Personal Trainers and Strength Coaches are in a constant battle of weighting the risk and reward of exercises. In the article below, Dan Blewett, a professional Baseball player, (former intern of mine) and owner of a very successful Sports Performance Training business, shares the logic we both share for X-ing out high box jumps from our training programs, as we strongly believe they’re a dangerous and overrated exercise.
In today’s article, Coach Dan also provides some quick mods to allow you to keep (what we both feel is) a safer version on-hand.
No one is going to try to claim that the high box jump exercises will injure everyone who does them. And, we certainly embrace that other personal trainers and strength coaches use High Box Jumps. However, this article isn’t about what OTHER people do, it’s about what WE do, and in this case, don’t do in training.
Put simply, we don’t use high box jumps with our clients and athletes because we feel they are not worth the risk in most instances, for most populations. Dan’s article (along with one of our videos) below gives you a very clear and concise explanation as to why we feel this way.
Why (we feel) The High Box Jump Exercise is Dangerous & Overrated
Enter: The Post-Injury Parent Conversation
“How did my son tear his ACL, Dan?”
“He fell awkwardly off of a 55 inch box while attempting to jump onto it.”
“Why was he doing such a high box jump?”
“I wanted to increase his jumping ability.”
“Was having the box at his max jumping height essential to the exercise?”
“Well, No. I suppose we could have put it at 53 inches and he would have made it atop safely.”
“So you needlessly risked my son’s career over two inches?”
“I suppose I did.”
“We are not paying for his surgery. You’ll be hearing from our lawyer.”
I will never have this conversation. EVER. Why? Because this hypothetically irate parent is 100% right – box jumps at personal record heights are unnecessary. Reducing the height to a level easily cleared would eliminate a tremendous amount of risk while only marginally, if at all, reducing the effect of stimulating the athlete’s maximum jump intensity. After all, the training effect of the Box Jump is minimal, while risk is very high.
High Box Jumps Do:
Teach Intensity via a goal to jump to
Demonstrate Jumping Ability
Demonstrate Hip Mobility
High Box Jumps Do Not:
Provide Overload Stimulus For Muscles
Showcase the jump used in sports (ever seen LeBron tuck his legs while dunking?)
High Box Jump Risk:
Awkward Fall To Floor from 2-6 feet.
Skimming Shins (on wood/metal boxes)
Hands hitting the box on the upswing. Broken fingers, anyone?
High Box Jump Reward:
Show others how high you can jump
Show others how mobile your hips are
Find out how strong your ACLs and bones are when you inevitably fall
*Or, you could join the ranks of one those Youtube “Box Jump Fail” videos. Go on, test the waters and search D-I athlete jumping 62 inches with his competitive season just a month away? Check. Middle-aged dude challenging his “Box Jump PR” at the local CrossFit? Check. Cute girl jumping on top of eleven 10lb bumper plates, stacked like pancakes atop a 20” Plyo box? Check.
Remind yourself that there’s no real training stimulus here except for intensity. Your ability to jump is already determined, the exercise is entirely aimed at eliciting 100% of it. Increasing one’s explosive power, especially that of a high-level athlete, requires exercises that force the athlete’s body to increase rate of force development. Plus, as briefly mentioned above, jumping height will depend to a high degree on hip mobility. Coach Nick expands on this idea in a brief seminar clip:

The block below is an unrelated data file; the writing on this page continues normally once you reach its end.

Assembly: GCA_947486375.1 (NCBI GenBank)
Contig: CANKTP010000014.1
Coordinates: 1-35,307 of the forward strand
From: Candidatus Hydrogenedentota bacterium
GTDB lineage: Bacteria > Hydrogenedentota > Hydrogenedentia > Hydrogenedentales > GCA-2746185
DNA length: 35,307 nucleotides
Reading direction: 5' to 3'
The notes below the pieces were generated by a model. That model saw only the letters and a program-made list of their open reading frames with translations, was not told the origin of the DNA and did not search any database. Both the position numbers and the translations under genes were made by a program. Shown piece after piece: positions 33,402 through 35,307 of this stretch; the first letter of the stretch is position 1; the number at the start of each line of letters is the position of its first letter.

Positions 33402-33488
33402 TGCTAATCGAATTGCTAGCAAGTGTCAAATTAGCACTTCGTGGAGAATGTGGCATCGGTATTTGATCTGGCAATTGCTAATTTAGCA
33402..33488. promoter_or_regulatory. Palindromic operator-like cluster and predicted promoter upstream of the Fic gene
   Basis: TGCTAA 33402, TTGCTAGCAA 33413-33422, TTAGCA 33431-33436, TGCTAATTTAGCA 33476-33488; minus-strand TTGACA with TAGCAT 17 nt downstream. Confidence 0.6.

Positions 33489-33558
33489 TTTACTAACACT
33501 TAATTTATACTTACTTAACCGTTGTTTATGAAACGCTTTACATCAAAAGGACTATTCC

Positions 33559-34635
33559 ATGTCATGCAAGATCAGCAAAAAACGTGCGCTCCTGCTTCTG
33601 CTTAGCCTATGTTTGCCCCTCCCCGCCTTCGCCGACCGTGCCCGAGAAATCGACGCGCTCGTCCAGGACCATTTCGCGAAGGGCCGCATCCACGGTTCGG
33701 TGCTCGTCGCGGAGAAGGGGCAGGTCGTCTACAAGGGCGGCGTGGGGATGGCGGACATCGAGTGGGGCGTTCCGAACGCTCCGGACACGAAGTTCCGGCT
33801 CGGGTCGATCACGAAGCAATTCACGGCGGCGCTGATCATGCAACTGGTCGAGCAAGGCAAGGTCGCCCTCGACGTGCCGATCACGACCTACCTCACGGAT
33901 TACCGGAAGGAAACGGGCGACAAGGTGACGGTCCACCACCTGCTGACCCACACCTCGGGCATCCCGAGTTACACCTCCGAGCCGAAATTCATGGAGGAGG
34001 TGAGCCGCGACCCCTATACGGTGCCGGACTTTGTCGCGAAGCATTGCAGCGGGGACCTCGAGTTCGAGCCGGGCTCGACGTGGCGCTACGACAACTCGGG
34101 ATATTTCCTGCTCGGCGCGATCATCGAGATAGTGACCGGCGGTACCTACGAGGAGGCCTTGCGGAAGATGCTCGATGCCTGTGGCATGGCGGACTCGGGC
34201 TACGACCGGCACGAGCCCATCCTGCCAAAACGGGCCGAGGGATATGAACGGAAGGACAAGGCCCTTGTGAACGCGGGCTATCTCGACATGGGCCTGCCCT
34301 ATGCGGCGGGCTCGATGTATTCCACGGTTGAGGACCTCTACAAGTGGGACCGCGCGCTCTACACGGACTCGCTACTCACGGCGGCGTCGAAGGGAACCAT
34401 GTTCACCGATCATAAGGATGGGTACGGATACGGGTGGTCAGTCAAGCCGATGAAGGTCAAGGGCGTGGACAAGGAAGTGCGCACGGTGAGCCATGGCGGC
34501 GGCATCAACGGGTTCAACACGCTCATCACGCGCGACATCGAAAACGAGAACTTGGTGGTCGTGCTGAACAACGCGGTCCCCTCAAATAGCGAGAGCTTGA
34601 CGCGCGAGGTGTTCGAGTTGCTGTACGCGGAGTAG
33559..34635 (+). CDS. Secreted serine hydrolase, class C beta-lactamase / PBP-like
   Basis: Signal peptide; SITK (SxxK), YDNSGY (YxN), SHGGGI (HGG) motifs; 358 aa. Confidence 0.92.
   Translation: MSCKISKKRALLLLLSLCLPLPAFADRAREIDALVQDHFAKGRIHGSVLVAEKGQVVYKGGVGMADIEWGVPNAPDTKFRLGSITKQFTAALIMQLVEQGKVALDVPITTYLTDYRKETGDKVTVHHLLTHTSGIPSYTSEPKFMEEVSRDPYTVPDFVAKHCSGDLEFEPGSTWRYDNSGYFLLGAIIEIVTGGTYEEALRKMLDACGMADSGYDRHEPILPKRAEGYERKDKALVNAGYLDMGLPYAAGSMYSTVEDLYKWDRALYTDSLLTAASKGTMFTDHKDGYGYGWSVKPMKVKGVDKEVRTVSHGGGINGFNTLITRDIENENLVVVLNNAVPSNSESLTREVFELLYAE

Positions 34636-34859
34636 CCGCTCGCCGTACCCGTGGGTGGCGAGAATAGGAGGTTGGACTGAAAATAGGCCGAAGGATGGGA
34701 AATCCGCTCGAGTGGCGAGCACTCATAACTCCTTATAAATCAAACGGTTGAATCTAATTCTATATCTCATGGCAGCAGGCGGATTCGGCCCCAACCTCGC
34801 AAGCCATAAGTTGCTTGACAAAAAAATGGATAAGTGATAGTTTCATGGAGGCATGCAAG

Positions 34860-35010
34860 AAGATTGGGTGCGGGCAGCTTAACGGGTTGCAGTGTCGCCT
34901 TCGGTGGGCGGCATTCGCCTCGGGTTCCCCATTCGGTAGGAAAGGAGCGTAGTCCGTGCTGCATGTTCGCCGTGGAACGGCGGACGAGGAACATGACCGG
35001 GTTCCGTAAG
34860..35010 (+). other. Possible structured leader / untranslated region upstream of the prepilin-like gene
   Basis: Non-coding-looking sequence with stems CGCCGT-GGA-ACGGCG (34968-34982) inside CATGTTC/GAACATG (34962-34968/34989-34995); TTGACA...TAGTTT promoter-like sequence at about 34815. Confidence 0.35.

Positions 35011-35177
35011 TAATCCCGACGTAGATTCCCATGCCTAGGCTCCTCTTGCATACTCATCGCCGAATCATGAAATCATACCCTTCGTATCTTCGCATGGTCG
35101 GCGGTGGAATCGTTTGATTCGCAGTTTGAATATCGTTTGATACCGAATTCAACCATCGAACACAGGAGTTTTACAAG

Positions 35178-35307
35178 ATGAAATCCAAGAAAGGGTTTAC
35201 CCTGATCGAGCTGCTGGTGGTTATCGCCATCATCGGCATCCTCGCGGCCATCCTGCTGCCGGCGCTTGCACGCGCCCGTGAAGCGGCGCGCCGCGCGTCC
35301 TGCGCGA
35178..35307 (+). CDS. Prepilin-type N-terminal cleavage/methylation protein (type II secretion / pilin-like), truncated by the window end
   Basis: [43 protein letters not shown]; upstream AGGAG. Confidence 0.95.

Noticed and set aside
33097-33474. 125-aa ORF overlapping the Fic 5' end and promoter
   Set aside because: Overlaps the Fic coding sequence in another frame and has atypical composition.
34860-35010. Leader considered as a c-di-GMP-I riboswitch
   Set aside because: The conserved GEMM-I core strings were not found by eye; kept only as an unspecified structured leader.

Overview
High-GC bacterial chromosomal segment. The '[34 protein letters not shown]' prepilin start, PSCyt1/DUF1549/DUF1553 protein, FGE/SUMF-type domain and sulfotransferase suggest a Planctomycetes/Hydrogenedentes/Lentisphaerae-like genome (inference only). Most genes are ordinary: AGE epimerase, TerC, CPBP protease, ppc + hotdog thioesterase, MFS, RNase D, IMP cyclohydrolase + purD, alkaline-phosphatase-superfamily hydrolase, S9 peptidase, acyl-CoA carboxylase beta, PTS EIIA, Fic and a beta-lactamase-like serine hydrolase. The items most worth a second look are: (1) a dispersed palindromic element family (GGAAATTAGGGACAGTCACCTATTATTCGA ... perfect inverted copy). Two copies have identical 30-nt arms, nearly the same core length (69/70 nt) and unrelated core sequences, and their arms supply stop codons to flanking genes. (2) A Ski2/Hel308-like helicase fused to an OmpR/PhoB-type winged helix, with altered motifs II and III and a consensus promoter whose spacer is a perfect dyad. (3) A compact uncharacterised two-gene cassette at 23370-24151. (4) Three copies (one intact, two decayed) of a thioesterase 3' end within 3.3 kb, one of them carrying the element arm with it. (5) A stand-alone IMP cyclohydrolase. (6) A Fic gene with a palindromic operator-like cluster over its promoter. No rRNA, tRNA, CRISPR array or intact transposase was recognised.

How To Make Box Jumps Safer and More Effective
1. Lower The Box and coach minimal hip flexion to be involved in getting on top of the box (as Coach Nick talked about in the video above). This way you’ll have a much better idea of how much actual jumping ability some one has. Plus, seeing a 48inch box is intimidating, even if you know you can jump 50”. If you think you have to challenge your PR to get adequate jumping intensity I’d counter that if no one told you, you couldn’t tell the difference without measuring. All you need is enough height for your body to really need to get up.
2. Use them as conditioning at low heights. Though CrossFitters are often the culprit of Box Jump PRs, I don’t mind the CrossFit notion of using low but repetitive box jumps for conditioning. It’s relatively safe as long as the height doesn’t challenge a person at any point. Jumping at 30-50% of your max height for reps can give you a nice anaerobic training effect.
I can hear you right now – “Joe DeFranco box jumps all his high-level athletes!”
I know – I’ve watched countless videos. And I have tremendous respect for Mr.DeFranco and his methods. But, I guarantee you he knows the risks of the exercise, talks it over with his athletes, and likely takes measures to ensure the height they choose is one they will make 99% of the time.
Also, jumping high is sexy and gets YouTube views. But just because he might churn out box jump videos doesn’t mean his athletes train that way all the time. .
We Train and Let Train
There’s a big difference between jumping onto a box and high-box jumps.We’ll stick with jumping onto a box (that’s at a reasonable height) when we feel it’s appropriate for lower-body dynamic effort workout and force summation purposes.
You can go ahead and “don’t be a punk,” if you choose – Just remember it only takes one awkward landing, and 50+ inches is pretty high to break the fall. And, that’s a risk we’re not willing to take.
Dan Blewett is the owner of Dan Blewett Sports Performance and WARBIRD Throwing Academy in Bloomington, Illinois. Much of Dan’s training knowledge has come at the expense of his own body as he continues to chase professional baseball and high-performance for his athlete clientele. Visit DanBlewett.com for his unique take on training and baseball.